The largest 20 pension funds globally, which make up 39.2 per cent of the largest 300 funds, have underperformed the rest of the universe measured by the Towers Watson/Pensions & Investments survey for the first time.
Performance of the top 20 pension funds (listed below) was 2 per cent lower than the overall ranking, with the world’s largest 300 pension funds increasing their value by 8.2 per cent last year, after declining by 12.6 per cent in 2008.
The lower return is due, in part, to the conservative nature of the investments of the Government Pension Investment Fund of Japan, which at $1.3 trillion is the world’s largest fund, three times larger than the second largest fund, the Government Pension Fund Norway.
Within the top 20, the Canadian Pension Plan was the outstanding performer, with a 41 per cent gain in assets.
Two new funds entered the top 20 this year: the Chinese National Social Security fund and the South African GEPF.
Within the overall top 300, which have combined assets of $11.3 trillion, the US has the largest market share of pension fund assets, accounting for 36 per cent, but this has fallen from 54 per cent in 2002.
This is followed by Japan (18 per cent), UK (6 per cent), Netherlands (6 per cent) and Canada (5 per cent).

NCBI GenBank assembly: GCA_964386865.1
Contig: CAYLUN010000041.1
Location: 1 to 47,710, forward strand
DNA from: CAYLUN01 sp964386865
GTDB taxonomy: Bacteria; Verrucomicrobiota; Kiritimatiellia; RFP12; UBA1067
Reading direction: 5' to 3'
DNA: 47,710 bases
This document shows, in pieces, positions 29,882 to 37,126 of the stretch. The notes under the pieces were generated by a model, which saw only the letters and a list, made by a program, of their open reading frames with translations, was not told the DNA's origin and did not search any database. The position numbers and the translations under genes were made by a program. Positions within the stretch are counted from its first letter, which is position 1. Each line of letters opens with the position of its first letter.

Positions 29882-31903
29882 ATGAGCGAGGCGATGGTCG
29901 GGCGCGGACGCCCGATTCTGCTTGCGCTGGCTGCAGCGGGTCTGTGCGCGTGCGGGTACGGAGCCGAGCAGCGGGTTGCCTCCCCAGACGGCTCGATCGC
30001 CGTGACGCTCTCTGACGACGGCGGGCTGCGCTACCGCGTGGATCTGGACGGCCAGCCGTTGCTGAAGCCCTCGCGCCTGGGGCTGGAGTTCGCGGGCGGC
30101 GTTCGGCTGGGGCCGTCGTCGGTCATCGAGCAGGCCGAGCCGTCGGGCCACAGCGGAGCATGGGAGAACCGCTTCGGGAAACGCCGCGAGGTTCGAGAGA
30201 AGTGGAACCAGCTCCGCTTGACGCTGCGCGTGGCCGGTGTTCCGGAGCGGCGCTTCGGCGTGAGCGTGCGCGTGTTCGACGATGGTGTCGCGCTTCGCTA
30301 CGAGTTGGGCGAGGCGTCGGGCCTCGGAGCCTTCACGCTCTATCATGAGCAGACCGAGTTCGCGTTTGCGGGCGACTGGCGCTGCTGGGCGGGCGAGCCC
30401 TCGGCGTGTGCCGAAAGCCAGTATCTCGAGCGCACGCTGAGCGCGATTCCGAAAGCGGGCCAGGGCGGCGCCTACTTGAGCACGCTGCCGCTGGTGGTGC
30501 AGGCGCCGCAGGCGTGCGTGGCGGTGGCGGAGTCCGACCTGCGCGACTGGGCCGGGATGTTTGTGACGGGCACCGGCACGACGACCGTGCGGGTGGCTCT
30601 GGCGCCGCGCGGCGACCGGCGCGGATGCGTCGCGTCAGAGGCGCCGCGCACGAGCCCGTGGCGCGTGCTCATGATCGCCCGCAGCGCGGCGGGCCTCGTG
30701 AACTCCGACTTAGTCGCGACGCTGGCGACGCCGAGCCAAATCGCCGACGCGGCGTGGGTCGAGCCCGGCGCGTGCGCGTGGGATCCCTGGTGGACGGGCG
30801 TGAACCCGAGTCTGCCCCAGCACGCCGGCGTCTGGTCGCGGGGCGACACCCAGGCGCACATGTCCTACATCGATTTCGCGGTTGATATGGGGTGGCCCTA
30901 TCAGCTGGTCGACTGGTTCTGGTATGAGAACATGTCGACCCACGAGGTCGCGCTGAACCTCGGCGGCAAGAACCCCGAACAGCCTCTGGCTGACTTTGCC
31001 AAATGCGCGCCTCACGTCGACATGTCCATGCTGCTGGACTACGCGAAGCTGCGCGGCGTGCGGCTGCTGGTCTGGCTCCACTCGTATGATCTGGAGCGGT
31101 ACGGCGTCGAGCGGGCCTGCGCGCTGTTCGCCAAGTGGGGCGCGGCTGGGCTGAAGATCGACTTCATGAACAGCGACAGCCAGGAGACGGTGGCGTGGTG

Since 2004, the US and UK combined have had a net loss of 30 funds from the ranking, while Australia, Mexico and Finland have added 11, four, and four funds respectively.
The research shows that the Brazilian funds grew by the fastest rate during the five-year period to 2009 (24 per cent in $US terms), followed by Australia with 16 per cent.
Global head of investment at Towers Watson, Carl Hess (pictured), said the world’s largest pension funds are slowly emerging from the economic crisis, but there will be a period of increased volatility and unpredictable growth.
“This will lead to a continuation of the cycle of uncertainty which top funds will only break by prioritising governance and risk management arrangements, enabling them to be more nimble and competitive.”
According to the research defined benefit funds accounted for 71 per cent of assets, but this is down from 75 per cent 2008st year DB assets grew by only 4 per cent, compared to a 24 per cent asset value growth of defined contribution, reserve funds and hybrids.
Another trend is the increasing influence of sovereign wealth funds, with 26 SWFs now featuring in the top 300, accounting for28 per cent of assets.
Towers Watson/Pensions & Investments top 20 pension funds 2009
|1||Government Pension Invesmtent||Japan||1,315.071|
|2||Government Pension Fund-Global||Norway||475.859|
|5||Federal Retirement Thrift||US||234.404|
|6||California Public Employees||US||198.765|
|7||Local Government Officials||Japan||164.510|
|8||California State Teachers||US||130.461|
|9||New York State Common||US||125.692|
|11||Central Provident Fund||Singapore||122.497|
|12||Canada Pension Plan||Canada||122.067|
|13||Florida State Board||US||114.663|
|14||National Social Security||China||113.716|
|15||Pension Fund Association||Japan||113.364|
|17||New York City Retirement||US||111.669|
|19||Employees Provident Fund||Malaysia||109.002|